Last week, the Financial Times reported that Revolut, a leading European fintech firm, may have “turned off” its transaction monitoring solution. According to the unnamed whistleblower, the system may have been erroneously disabled during a system upgrade. The news about Revolut (who also has a banking license in Lithuania), while surprising, is likely a harbinger for things to come for a fintech sector that is finally growing up. In the end, fintech firms have the same obligations as the banks they seek to disrupt in protecting the international financial system from exploitation by rogue regimes and corrupt individuals and businesses.
In fact, a financial institution’s approach to monitoring, an obligation under the Bank Secrecy Act for example, is often the first place (or one of the very first) that a regulator inspects during a review. Failure to maintain an effective monitoring solution can be extremely costly. For example, just this year, U.S. Bank agreed to a $600+ million settlement with federal regulators for manipulating their transaction monitoring solution by placing a cap on the number of alerts generated.
It can be argued that fintech firms – particularly challenger banks, payment companies, wealth management funds and real estate investment platforms – are the very ones most susceptible to targeting by threats ranging from petty criminals to large, transcontinental criminal organizations which may include terrorist organizations. Severe enforcement action against one of the pre-runners to the fintech boom, Liberty Reserve, demonstrates all too clearly the cost of growth at the expense of good controls. After all, it is no secret that criminals seek out firms who are experiencing rapid client growth, nascent systems and a desire to meet investor expectations, all factors requiring continuous and proactive management. Our recent blog post, for example, highlights a common theme surrounding “deep fakes” that comes directly from a challenger bank we are familiar with.
So, what does this all mean?
It means that fintech firms, the banks who “loan their licenses” to them, the lawyers who advise on compliance and their investors should frankly be asking more questions. And soon. Below we outline some areas to focus on to ensure that your firm (or your investment) remain ahead of the pack in what is certainly the beginning of a robust round of regulatory inquiry.
Some Essential Steps for Safeguarding Your Organization (or Investment)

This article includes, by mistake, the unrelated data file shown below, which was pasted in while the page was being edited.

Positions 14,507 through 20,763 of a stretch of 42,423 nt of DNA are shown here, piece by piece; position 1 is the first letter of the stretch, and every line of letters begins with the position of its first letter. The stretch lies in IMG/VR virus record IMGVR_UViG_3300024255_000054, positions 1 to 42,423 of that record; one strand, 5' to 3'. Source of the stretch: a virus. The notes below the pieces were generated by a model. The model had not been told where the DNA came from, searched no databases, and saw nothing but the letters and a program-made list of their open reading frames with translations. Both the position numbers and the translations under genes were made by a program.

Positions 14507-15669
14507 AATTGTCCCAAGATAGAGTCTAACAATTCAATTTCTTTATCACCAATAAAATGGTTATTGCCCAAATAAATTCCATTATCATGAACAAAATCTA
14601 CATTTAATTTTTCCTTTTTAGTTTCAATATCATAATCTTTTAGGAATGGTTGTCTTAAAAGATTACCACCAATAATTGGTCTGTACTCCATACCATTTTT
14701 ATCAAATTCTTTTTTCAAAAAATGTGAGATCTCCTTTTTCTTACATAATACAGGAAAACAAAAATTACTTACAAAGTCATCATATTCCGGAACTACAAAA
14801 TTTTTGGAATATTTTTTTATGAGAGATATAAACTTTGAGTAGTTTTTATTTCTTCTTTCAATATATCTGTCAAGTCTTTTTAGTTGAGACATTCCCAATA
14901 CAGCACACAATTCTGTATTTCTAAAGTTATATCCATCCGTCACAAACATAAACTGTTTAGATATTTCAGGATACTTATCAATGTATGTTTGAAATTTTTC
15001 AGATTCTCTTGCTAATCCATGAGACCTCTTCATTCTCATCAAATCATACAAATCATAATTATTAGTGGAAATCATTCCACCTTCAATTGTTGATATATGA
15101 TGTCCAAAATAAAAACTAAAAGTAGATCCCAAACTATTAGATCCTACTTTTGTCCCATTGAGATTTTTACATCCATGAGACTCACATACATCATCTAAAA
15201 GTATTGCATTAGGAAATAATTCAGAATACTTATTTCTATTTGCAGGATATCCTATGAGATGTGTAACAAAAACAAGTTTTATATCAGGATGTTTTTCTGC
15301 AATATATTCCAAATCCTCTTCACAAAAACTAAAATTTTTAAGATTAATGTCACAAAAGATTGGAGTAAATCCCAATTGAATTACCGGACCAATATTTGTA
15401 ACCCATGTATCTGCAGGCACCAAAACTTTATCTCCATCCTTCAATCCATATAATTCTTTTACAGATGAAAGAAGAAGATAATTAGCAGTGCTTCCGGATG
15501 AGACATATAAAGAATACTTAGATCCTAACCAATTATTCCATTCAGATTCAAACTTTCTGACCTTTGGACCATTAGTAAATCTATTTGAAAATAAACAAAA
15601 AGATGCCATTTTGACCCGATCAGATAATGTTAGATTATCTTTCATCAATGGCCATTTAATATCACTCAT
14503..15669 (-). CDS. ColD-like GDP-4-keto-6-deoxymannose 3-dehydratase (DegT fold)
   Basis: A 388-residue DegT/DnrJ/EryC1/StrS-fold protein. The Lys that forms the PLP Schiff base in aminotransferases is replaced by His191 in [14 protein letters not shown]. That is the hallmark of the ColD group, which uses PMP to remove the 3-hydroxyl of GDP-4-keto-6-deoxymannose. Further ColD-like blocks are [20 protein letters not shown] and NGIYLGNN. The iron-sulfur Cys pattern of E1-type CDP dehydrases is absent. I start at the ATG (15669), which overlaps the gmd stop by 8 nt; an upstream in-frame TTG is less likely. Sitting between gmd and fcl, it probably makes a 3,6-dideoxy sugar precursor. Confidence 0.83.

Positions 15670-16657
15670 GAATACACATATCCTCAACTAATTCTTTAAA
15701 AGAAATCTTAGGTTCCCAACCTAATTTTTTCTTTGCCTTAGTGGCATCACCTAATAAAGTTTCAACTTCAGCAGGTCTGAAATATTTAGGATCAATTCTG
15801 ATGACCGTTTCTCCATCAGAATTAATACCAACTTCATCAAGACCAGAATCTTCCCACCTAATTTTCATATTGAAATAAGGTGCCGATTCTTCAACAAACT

2) A number of regulatory fines have stemmed from a legacy of “poor culture” within in an organization. The largest sanction and fraud-related fines have almost invariably described a culture of greed, corner-cutting and flouting of the rules. Reporting to the board on compliance culture is critical and can be demonstrated by things like staff churn, whistleblowing reports, alert volume, transaction exceptions and surveys.
3) Test your compliance program regularly. There is a role for internal audit and there is also an important role for independent testing. Going beyond “tick box” reviews is imperative to find and stay ahead of risk.
4) Tune your system and work to improve client data. A system – no matter how good and how much AI you have (or think you have) behind it – is only as good as the data you maintain on your customers and the lists you use for screening.
5) Be proactive on financial crime compliance and document it. How often does the compliance committee meet (assuming there is one)? What do they discuss? Do they consider new products and emerging geopolitical trends that may impact the business (e.g., Venezuela)? They should. And it should be documented.
6) Perform financial crime risk assessments. Where are vulnerabilities? Are you over exposed to a particular client type, jurisdiction or product? How does the company ensure that those risks are well managed and properly resourced to offset the identified inherent risk?
7) Get rated. A rating is an efficient, powerful and independent way to demonstrate to the board, investors and regulators that you take financial crime compliance seriously. Financial institutions, NBFIs and private equity firms across more than ten markets can’t be wrong in getting Sigma Ratings themselves.
Traditional financial institutions, banks and fintech disruptors – all of whom we support and encourage – can benefit from a more active approach. Of course, there are limitations, but done well, compliance should be seen as an investment versus a cost. An investment in ensuring regulatory compliance, as well as protecting shareholder value and ultimately, the international financial system.
Stuart Jones, Jr. is the Chief Executive Officer and Founder of Sigma Ratings, the world’s first AI-driven rating agency for financial crime compliance. Prior to Sigma Ratings, Stuart served as a senior U.S. Treasury official and as a principal at EY. Sigma Ratings is based in New York and operates in the Americas, Europe, Africa, Southeast Asia and the Middle East.